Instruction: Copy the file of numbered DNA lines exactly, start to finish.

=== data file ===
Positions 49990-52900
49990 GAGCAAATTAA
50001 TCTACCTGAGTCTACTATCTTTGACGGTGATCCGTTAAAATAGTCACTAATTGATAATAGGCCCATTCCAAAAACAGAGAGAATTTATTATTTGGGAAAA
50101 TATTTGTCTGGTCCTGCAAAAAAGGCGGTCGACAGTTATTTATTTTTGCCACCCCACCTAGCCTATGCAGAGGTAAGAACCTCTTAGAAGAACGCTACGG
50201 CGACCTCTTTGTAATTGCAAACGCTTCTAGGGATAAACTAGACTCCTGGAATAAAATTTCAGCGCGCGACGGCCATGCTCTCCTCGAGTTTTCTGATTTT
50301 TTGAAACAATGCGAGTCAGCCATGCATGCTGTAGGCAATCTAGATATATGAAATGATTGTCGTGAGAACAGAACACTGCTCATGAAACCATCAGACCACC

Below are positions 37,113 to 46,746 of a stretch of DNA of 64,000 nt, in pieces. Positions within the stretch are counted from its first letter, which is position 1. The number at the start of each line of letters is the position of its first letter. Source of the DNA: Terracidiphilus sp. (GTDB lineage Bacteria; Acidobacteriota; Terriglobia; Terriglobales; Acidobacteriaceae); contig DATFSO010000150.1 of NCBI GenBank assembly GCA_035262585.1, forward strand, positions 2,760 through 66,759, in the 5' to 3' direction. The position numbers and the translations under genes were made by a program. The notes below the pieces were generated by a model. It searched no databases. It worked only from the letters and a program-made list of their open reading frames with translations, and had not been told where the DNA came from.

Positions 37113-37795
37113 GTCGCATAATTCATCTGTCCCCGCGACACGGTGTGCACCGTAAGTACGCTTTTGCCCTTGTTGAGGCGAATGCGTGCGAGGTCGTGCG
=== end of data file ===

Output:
Positions 49990-52900
49990 GAGCAAATTAA
50001 TCTACCTGAGTCTACTATCTTTGACGGTGATCCGTTAAAATAGTCACTAATTGATAATAGGCCCATTCCAAAAACAGAGAGAATTTATTATTTGGGAAAA
50101 TATTTGTCTGGTCCTGCAAAAAAGGCGGTCGACAGTTATTTATTTTTGCCACCCCACCTAGCCTATGCAGAGGTAAGAACCTCTTAGAAGAACGCTACGG
50201 CGACCTCTTTGTAATTGCAAACGCTTCTAGGGATAAACTAGACTCCTGGAATAAAATTTCAGCGCGCGACGGCCATGCTCTCCTCGAGTTTTCTGATTTT
50301 TTGAAACAATGCGAGTCAGCCATGCATGCTGTAGGCAATCTAGATATATGAAATGATTGTCGTGAGAACAGAACACTGCTCATGAAACCATCAGACCACC

Below are positions 37,113 to 46,746 of a stretch of DNA of 64,000 nt, in pieces. Positions within the stretch are counted from its first letter, which is position 1. The number at the start of each line of letters is the position of its first letter. Source of the DNA: Terracidiphilus sp. (GTDB lineage Bacteria; Acidobacteriota; Terriglobia; Terriglobales; Acidobacteriaceae); contig DATFSO010000150.1 of NCBI GenBank assembly GCA_035262585.1, forward strand, positions 2,760 through 66,759, in the 5' to 3' direction. The position numbers and the translations under genes were made by a program. The notes below the pieces were generated by a model. It searched no databases. It worked only from the letters and a program-made list of their open reading frames with translations, and had not been told where the DNA came from.

Positions 37113-37795
37113 GTCGCATAATTCATCTGTCCCCGCGACACGGTGTGCACCGTAAGTACGCTTTTGCCCTTGTTGAGGCGAATGCGTGCGAGGTCGTGCG